Judge acquits in tainted blood trial
A judge cleared Canadian health officials and a U.S. drug company Monday of criminal liability for tainted blood products that infected thousands of people.
Justice Mary Lou Benotto of the Ontario Superior Court said the accused should not have been charged, The Toronto Globe and Mail reported.
"The events here were tragic. However, to assign blame where none exists is to compound the tragedy," she said.
The verdict drew an angry reaction from those who became sick because of the tainted products.
The case is considered Canada's worst preventable public health disaster, with 20,000 people contracting hepatitis C and another 1,000 infected with the human immunodeficiency virus through the transfusion of blood and blood products, including Factorate, produced by Armour, a pharmaceutical company in Bridgewater, N.J., in the 1980s and 1990s. Seven hemophiliacs died.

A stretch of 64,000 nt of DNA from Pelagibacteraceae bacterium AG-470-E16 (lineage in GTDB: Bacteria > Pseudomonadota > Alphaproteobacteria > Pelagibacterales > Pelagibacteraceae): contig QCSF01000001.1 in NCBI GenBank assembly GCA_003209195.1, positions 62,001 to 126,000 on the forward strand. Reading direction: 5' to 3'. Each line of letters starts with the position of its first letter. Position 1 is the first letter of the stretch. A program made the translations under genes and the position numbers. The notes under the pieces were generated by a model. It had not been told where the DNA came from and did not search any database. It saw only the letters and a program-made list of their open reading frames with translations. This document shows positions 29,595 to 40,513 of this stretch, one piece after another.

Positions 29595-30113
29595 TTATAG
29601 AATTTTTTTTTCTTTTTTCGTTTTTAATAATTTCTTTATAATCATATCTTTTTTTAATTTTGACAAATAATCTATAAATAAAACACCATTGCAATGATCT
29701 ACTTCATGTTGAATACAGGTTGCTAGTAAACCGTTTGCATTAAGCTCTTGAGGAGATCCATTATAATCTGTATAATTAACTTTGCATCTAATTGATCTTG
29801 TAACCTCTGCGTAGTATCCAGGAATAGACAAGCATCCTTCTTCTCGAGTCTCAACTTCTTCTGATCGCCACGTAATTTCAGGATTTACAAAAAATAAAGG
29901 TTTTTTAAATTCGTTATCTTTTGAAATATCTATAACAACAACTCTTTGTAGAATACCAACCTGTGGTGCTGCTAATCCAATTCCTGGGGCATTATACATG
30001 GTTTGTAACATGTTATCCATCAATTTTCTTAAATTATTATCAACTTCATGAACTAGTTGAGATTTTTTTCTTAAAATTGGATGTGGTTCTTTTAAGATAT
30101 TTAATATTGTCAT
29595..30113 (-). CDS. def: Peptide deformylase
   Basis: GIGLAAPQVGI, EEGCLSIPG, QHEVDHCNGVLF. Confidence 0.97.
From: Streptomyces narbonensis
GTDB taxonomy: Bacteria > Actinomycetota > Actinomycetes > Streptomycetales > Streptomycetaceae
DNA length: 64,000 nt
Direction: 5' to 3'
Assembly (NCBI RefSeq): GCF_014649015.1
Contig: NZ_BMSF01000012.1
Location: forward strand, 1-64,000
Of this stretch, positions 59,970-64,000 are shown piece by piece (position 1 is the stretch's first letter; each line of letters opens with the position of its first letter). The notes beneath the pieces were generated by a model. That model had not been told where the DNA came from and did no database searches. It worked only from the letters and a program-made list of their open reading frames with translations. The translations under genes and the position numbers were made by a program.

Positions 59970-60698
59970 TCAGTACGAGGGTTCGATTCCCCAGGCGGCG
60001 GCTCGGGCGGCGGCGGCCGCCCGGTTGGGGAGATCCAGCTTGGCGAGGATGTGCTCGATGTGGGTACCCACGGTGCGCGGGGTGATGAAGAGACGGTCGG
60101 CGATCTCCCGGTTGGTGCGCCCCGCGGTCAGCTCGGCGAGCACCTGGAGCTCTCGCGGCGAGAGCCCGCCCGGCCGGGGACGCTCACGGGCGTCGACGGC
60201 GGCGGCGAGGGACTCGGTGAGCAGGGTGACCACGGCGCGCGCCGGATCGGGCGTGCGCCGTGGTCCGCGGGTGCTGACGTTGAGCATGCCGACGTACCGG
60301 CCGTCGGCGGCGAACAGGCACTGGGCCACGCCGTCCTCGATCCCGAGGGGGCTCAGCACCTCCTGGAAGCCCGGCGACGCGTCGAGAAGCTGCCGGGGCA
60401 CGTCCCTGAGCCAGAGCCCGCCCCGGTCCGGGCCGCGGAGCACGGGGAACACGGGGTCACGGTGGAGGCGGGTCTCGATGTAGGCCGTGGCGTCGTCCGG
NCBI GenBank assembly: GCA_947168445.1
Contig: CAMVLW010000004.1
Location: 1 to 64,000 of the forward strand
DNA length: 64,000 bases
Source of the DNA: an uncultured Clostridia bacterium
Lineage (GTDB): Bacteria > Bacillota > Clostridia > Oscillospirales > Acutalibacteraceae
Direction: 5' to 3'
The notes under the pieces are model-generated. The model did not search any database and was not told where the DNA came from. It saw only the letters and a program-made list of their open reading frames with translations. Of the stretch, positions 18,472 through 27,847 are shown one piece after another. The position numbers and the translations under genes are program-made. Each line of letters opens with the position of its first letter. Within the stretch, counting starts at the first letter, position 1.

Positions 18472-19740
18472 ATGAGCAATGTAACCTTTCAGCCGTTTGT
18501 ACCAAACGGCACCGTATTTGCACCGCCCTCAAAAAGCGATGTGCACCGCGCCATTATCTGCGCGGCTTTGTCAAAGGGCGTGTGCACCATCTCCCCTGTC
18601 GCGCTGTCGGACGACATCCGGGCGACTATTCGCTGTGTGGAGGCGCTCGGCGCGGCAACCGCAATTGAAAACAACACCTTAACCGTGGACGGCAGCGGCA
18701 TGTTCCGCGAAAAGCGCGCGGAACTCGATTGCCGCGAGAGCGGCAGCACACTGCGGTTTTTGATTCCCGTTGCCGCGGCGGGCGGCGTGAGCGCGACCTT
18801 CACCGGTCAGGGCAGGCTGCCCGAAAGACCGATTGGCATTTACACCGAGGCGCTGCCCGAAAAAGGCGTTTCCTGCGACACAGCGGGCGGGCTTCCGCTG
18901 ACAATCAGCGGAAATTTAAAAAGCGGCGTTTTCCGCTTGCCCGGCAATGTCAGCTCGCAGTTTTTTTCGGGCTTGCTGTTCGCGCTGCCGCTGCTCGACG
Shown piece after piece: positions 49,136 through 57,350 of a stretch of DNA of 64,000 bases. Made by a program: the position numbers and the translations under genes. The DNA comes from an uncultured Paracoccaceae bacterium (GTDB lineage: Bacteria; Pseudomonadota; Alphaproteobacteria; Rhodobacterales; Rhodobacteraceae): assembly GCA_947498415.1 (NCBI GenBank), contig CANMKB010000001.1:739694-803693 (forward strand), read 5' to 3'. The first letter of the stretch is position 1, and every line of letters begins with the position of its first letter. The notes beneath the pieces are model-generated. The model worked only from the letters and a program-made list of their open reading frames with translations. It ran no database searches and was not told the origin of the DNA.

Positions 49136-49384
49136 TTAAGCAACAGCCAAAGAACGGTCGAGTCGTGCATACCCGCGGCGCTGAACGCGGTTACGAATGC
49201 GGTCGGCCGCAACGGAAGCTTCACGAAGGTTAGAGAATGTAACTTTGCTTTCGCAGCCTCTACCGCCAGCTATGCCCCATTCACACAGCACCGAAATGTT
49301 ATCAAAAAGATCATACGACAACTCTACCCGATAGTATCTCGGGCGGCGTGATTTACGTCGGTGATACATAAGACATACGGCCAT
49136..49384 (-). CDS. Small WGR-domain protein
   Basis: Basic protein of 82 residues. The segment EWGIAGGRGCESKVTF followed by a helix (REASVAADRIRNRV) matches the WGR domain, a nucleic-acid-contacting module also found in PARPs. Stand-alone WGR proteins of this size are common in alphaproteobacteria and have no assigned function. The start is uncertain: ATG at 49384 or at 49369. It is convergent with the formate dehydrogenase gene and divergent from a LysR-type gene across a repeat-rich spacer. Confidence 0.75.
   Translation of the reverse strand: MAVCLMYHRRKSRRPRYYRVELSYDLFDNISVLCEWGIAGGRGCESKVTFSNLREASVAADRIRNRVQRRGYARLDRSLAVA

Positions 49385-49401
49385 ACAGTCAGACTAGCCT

The defendants included Roger Perrault, former director of the Canadian Red Cross Society blood-transfusion service; John Furesz and Wark Boucher, former officials with the Bureau of Biologics at Health Canada; Wark Boucher, former chief of the blood-products division of the Bureau of Biologics; Michael Rodell, former vice president of scientific and regulatory affairs at Armour; and the company. // Copyright 2007 by United Press International